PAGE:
This was Molnar's chief beef with my article, but as we conversed other things came up, which I will not get into here. In those conversations, however, it seemed that Molnar failed to take on my key points and made statements that mischaracterized my position and statements. Now, that may sound like I am the pot calling the kettle black, but I must say that hypocrisy was avoided the best I could.
Let me say though, that the most important point that I tried to make, to which Dr. Molnar made no response, was that his Star's movements would have been observationally impossible for naked-eye observers, not only at the rising of the Star, but, more importantly, in the way it moved from the time of the Magi left Jerusalem until they reached Bethlehem, a distance of several kilometers, at most a two-hour trip on foot. It would seem that if you have a hypothesis for what the Magi saw, and what you describe could not have been seen, that should be the kiss of death to such a hypothesis. I see this as the most important problem with Dr. Molnar's, and most every other's, estimation for what the Star of Bethlehem was--the biggest problem assuming that this is reliable testimony of events.
Should one not make that assumption, and should one observe the critical issues of historicity, it should be realized just how silly it is to try to explain something naturally where there is no reason to think such a thing is there. After all, is it not a waste of time to figure out the preferred type of pizza is consumed by the Flying Spaghetti Monster (if he/she/it eats pizza at all)? With this story, we don't know who the author was, the document itself was written at least post-70 CE (2nd century according to more radical scholars), not independently attested, contradicted by other accounts (including the account given by the only gospel writer claiming to write history), of questionable genre (was the gospel even meant to be history/biography?), the author is generally willing to tell tales that are almost certainly unreliable (such as in ch 27 where the dead saints come to life and enter Jerusalem, which no historian or other gospel writer claims happened--how could that have missed that!?!), and the very town Jesus was said to be born in was uninhabited for centuries before, during, and after the time of Jesus (A. Oshri, "Where Was Jesus Born?" Archaeology 58, 6 (2005)). So, this alone should make the search a fool's errand, to sift through the sands of time for an event that didn't happen (if there was no Bethlehem, how could there have been a Star of Bethlehem?).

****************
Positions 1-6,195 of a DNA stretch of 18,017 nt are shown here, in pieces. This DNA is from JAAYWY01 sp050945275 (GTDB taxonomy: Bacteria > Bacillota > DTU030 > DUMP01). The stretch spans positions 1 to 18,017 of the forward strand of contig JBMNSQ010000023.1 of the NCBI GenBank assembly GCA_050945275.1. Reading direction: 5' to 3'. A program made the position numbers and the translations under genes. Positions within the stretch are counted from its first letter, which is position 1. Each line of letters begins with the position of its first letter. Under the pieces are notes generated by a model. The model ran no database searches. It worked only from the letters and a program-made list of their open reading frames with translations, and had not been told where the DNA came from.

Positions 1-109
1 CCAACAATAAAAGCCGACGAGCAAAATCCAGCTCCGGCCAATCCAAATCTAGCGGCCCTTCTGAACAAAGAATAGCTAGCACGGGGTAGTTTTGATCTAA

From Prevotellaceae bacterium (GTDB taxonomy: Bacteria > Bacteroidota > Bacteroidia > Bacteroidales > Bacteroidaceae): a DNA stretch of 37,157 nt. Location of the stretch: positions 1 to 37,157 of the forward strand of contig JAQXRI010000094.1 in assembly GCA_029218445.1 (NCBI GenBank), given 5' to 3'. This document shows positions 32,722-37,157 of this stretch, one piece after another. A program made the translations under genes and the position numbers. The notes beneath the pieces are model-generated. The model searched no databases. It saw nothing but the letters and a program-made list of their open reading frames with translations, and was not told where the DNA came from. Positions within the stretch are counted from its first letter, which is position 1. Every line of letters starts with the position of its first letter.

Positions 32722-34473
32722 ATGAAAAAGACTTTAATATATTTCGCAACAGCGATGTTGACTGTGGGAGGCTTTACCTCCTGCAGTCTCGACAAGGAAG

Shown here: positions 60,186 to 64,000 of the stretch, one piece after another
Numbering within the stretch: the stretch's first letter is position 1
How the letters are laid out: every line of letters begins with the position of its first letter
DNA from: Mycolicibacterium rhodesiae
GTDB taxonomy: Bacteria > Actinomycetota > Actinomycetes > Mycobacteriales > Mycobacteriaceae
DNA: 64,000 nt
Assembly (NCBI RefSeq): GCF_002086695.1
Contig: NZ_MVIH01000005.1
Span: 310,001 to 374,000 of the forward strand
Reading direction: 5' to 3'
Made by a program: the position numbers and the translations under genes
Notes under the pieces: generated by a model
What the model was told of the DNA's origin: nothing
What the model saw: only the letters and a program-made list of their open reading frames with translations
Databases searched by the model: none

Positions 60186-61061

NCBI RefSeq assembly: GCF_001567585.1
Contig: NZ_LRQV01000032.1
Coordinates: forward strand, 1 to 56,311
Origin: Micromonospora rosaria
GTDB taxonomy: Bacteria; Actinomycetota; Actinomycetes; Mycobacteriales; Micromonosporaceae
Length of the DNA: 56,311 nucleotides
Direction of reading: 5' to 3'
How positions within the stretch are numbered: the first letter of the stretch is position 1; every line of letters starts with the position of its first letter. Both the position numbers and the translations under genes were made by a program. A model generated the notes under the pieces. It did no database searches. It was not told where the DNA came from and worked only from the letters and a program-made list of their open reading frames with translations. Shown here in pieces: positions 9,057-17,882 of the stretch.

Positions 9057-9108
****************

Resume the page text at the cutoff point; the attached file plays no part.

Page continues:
Well, until I read Dr. Molnar's response, I wouldn't say more on his thesis.
On the other hand of scholarship, I am really getting excited about Richard Carrier's work on his book on the historicity of Jesus as well as the first meeting of The Jesus Project, started by R. Joseph Hoffmann and CSER. As for my research, I hope to send an article out of the Journal of Higher Criticism in the near future about my own investigation into the meaning of the Star of Bethlehem and its source-critical implications.